Even the most organized among us, tend to have an email inbox that is messier than the world of politics, but it doesn’t have to be. The chances are that you open up your email account every day for work, and missing out on a critical mail due to some promotional message can be infuriating. To successfully perform an email detox, you need to begin by unsubscribing to all of those newsletters from marketers, company mailing lists, and bloggers that aren’t useful to the cause.
The “zero inbox policy” is an excellent practice to keep, where you simply archive all of your emails, leaving a fresh space for the new ones to land. Email services such as Gmail also offer you the option to set filters, automatically separating the unwanted junk from the important emails. Additionally, email extensions such as Todoist allow you to set tasks based on the emails you receive, which saves you time and takes work productivity to a whole new level.
Curb the Screen Time
While visual media has been a game-changer for productivity since it stimulates the brain, going overboard can do more harm than good. An increasing number of people have been reporting constant burnout even before the pandemic took over, and the more hours you have at home, it translates directly into more screen time. It is a proven technique that adding some greenery to space allows your stress levels to drop, along with breaks between work time and physical movement improves cardiovascular health.
Studies suggest that higher screen time can directly result in disrupted sleep patterns, which is why setting your mobile phone aside during off-work hours is essential. Taking baby steps such as avoiding the TV during meal hours or replacing the evening news broadcast with an audio podcast can dramatically improve your overall productivity. The option of using Screen Time on iOS and iPadOS is a step in the right direction, while setting a Screen time on Windows PC can also keep the young eyes from being glued to the computer all day long.
Use Third-Party Programs
Unless you’re a tech-savvy individual who knows their computer system in and out, having some extra help to keep things digitally organized is vital. Whether you want to delete cookies, remove those space-hungry temporary files, or need a quick and easy way to disable startup programs on your Windows PC, we recommend the CCleaner Tool by Piriform. Built-in features for cleaning out the registry files, defragmenting the disk drives, and duplicate finder tools are some added bells and whistles to finetune the system.
Although the same tool is extended towards macOS users, our pick for Apple users would be CleanMyMac X by MacPaw. The reason we recommend CleanMyMac, especially for removing unwanted litter from the computer, is due to native features such as Cleanup tool to remove junk and Malware Remover to find and solve system vulnerabilities. The Space Lens gives you a visual map of the disk storage, as well as a built-in assistant to automate some of the processes with machine learning.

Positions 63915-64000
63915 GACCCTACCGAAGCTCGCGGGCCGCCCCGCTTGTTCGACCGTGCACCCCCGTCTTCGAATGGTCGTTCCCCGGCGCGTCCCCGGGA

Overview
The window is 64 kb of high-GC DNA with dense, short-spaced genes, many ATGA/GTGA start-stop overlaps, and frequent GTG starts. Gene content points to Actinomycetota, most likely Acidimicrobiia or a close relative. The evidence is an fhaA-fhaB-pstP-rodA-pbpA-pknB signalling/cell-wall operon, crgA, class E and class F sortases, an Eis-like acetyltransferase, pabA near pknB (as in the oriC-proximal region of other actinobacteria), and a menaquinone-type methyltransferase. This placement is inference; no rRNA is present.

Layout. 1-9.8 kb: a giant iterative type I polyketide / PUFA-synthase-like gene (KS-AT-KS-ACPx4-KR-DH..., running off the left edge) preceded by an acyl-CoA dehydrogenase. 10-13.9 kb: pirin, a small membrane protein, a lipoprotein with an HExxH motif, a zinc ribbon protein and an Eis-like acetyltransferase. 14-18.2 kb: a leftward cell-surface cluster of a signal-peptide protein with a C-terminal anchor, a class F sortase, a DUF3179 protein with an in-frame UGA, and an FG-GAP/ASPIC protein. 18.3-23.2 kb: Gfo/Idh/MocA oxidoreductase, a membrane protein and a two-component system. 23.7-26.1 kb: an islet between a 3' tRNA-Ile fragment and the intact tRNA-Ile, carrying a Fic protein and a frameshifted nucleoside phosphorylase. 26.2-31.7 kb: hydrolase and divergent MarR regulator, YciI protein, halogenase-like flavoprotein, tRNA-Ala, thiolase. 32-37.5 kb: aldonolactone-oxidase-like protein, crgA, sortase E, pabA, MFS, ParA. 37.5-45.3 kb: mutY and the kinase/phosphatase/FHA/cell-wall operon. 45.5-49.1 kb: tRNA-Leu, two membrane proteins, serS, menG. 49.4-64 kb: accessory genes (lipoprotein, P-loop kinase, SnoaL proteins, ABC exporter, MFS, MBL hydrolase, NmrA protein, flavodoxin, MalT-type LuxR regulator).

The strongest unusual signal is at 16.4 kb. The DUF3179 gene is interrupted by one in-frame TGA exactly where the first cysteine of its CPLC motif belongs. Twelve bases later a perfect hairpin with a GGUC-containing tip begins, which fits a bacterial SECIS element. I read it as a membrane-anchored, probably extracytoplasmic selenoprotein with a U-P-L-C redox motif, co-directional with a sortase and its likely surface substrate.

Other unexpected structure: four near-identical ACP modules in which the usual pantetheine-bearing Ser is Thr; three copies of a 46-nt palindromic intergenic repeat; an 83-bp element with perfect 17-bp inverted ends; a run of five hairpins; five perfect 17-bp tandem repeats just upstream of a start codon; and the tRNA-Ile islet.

Set a Cleaning Routine
Performing a deep clean on your house or washing your car only once a year seems absurd, so why is it acceptable for your computer that you use every day? The fact of the matter is, no matter how thorough you are with your decluttering, the computer system or the mobile phone you’re using is about to hoard up media content, files, and everything in between. Here’s a general digital decluttering practice we recommend to keep things humming smoothly:
- Weekly – Start by backing up files to the cloud that you are positively going to need in the future. Keep the desktop clean and remove any unwanted app icons or unorganized files from the main screen. Ensure that the “zero emails” rule is maintained by the beginning of the week, and empty out the Recycle Bin or Trash.
- Monthly – Take a look at the Downloads folder, where most of the incoming files are saved and stored. Review the apps you have installed on the computer in the past month, and remove any that you don’t need.
- Every Three Months – Take up a day for media organizing and sort out the images based on location and year, get rid of the duplicates, and delete the ones you no longer need. Manage your social media account and prune the followers you have to keep the social feed nice and clean.
- Yearly – Get the system checked up by a professional, perform disk defragmentation, and create a complete system backup to the cloud for added security.
Conclusion – become a digital minimalist
The problem with a messy computer system or even a mobile phone is that it not only slows down the system and performance of the device but takes a toll on your productivity too. Staying focused from the comfort of your home, where pets, roommates, and children are all around you, can be a daunting task in itself. The added burden of a computer system plagued by distracting mess can put a wrench in your ability to schedule the work time and keep it all organized.
As we roll into the New Year with the Coronavirus pandemic still very much alive and kicking, it is time to run a detox on your digital life. We’ve devised some tried and tested commandments to streamline the way you make the most out of technology, maximize your productive time while still enjoying the social and entertaining aspects of the virtual world in every way possible.